Early in 2001 Pastor David Kasule began a tiny church outreach at the request of residents of Nakazzi village, about a mile north of Luweero town. Pastor David was saved at the age of 18, during the civil war that had disrupted his world, causing him to temporarily join a rebel group, then going to Kasese in western Uganda, after the war, pastoring there for 10 years. Then in 1997 he married and brought his bride home to Luweero, where Margaret met him, his wife and 2 babies, in Kyevunze village where he was then pastor. He interpreted for her in her clinic work, and later in her village classes and other settings over the years.
Pastor David’s family struggled through the war years, as did all Ugandans, but came through intact with a strong work and education ethic. That was passed down to David, so that even in the midst of his own deep poverty, David would often find coins to give to small children struggling to find school fees to continue their educations. Because of this and his love for children, David found himself increasingly drawn to the plight of orphaned children. Originally the majority of orphans stemmed from the war, but as time went on, the AIDS epidemic took its toll on the adult population. Many children were forced to drop out of school when the father died, leaving an ill and dying wife behind. Extended families would then inherit these children, who would be the least likely then to receive scarce funds for education.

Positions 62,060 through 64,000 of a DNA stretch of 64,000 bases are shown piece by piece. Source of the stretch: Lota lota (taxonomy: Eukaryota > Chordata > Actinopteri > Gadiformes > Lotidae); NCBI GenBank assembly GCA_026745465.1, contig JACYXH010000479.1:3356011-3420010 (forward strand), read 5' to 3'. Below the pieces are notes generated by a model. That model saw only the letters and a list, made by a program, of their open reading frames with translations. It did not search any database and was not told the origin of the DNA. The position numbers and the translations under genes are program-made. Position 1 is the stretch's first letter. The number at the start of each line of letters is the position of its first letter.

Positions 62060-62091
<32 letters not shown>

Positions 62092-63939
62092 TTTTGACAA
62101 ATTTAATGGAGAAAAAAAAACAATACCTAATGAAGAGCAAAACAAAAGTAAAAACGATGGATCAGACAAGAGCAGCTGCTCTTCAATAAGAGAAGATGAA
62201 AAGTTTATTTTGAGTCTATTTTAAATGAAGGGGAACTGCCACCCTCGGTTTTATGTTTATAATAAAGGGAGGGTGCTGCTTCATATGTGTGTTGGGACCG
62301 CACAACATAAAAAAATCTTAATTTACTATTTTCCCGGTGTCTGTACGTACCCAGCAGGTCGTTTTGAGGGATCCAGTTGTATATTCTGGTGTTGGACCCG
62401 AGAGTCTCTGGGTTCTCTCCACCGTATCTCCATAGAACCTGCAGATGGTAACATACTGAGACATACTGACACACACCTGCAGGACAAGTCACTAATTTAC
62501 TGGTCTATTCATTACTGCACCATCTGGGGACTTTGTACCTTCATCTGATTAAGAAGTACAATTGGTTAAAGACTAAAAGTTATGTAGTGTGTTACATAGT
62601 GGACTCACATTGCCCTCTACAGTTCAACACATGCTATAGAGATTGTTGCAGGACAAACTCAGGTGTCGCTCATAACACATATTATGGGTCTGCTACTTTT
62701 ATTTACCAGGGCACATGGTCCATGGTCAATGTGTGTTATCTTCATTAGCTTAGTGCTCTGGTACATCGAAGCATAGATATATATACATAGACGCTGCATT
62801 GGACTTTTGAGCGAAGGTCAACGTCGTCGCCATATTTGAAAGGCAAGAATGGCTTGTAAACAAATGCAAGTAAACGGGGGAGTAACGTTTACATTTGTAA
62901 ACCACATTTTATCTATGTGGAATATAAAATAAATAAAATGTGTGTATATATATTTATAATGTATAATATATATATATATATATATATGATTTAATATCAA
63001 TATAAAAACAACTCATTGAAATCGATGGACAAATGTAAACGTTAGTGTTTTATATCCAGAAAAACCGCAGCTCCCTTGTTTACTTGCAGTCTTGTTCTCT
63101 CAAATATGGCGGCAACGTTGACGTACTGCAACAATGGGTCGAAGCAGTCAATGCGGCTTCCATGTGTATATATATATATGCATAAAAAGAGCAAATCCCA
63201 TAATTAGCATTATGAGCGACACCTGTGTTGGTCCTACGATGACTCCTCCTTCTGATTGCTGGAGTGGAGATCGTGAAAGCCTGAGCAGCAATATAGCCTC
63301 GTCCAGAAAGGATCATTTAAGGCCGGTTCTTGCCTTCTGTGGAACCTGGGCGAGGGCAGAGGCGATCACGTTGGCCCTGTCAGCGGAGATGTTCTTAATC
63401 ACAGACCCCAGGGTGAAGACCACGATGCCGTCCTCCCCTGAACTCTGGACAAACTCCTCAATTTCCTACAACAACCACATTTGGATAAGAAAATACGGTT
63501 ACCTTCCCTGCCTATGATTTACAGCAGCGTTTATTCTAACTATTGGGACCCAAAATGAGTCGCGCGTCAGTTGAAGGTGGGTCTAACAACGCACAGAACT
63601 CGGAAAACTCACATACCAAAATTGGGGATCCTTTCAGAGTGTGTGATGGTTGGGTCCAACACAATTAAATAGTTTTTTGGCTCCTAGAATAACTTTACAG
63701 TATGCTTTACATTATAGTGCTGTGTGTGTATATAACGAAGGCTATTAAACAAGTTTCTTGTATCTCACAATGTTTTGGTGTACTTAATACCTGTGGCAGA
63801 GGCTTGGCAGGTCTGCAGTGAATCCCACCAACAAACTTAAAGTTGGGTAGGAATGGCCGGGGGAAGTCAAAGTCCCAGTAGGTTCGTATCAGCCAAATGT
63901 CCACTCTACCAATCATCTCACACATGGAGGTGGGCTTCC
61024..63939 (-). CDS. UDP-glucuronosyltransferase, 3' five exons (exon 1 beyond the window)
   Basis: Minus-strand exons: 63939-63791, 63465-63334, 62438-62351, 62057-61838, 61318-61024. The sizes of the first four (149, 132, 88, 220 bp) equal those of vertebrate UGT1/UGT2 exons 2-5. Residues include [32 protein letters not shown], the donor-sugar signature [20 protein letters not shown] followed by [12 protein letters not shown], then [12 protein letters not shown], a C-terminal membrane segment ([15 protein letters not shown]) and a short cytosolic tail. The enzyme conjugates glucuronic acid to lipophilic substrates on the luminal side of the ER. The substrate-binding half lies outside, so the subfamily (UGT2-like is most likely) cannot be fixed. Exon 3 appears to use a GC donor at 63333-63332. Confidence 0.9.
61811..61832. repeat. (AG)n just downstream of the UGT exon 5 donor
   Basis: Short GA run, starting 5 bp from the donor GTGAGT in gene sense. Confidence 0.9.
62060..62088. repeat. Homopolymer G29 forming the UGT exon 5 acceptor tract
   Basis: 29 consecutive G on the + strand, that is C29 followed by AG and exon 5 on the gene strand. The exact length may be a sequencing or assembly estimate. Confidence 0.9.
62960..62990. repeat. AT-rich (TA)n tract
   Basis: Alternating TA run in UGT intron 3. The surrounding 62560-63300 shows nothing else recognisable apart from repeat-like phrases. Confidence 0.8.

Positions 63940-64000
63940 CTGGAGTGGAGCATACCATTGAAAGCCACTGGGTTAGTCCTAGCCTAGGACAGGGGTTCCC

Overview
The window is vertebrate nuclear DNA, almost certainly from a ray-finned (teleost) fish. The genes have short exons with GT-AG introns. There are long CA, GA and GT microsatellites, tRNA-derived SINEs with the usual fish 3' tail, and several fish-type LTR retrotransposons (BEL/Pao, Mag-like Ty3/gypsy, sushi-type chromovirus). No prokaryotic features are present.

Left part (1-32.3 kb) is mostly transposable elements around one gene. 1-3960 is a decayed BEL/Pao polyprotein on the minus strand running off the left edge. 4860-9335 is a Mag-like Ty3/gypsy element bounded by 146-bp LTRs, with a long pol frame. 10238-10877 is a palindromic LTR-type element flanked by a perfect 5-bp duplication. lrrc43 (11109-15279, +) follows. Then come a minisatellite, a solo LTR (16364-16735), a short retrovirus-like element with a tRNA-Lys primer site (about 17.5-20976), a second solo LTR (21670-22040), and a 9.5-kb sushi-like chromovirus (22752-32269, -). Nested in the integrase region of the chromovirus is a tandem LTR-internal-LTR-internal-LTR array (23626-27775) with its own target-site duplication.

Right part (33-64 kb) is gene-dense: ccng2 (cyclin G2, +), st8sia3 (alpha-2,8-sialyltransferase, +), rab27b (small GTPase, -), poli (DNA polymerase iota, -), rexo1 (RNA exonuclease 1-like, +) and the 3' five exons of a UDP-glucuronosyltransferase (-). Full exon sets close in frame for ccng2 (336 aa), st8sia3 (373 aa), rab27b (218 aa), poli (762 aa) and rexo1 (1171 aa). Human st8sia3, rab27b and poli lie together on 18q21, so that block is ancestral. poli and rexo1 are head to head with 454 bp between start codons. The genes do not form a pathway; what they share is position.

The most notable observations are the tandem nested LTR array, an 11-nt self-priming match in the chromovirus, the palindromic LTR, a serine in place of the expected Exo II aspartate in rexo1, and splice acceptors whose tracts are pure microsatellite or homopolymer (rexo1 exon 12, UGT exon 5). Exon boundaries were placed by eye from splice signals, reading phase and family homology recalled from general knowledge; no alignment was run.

By 2002 Pastor David had begun his own orphan project which came to be known as New Life Kids Club. On Saturdays, there would be an all-day meeting at New Life Centre Church, where orphans would be taught Bible lessons, personal hygiene, additional academics, and fed a meal donated by the neighborhood. David worked hard in very creative ways to find ways to finance school fees for these orphans, and at one point was sponsoring several hundred kids without any outside financial help.
However, after about 2 years it became apparent New Life Kids Club was not working. David was getting exhausted from the constant struggle of working alone to find ways to fund his work with the kids. So he decided to start his own school. School fees from non-orphans could be used to support the school, teachers and orphan education. It would be easier to know the families, and to assure the quality of education. In Uganda, the school year runs from February through early December. In February 2005 New Life Academy was birthed, and with the financial assistance of New Life Center Foursquare Church in Everett, WA, the school developed over the following 2 years. It was the first school in the Luweero area to provide transportation for its students. The GOAL was to have high standards in every department of the school, from teachers to the education of even the tiniest student. There have been many struggles but a good reputation has been established, with NLA being recognized as a school of quality education in the community.
NLA started with preschool through P-5 (5th grade), has added another grade each year, and is up to P-7 in 2007. After P-7 children move on to secondary school. As of the end of the 2nd school year, December 2006, NLA had had 210 students enrolled, with 198 writing final exams in December. Of those students, 51% were orphans, receiving free education. From February 2007 the school has managed to operate without outside funding (barely), and in spite of raising the cost of school fees accordingly to the paying students, enrollment has remained stable.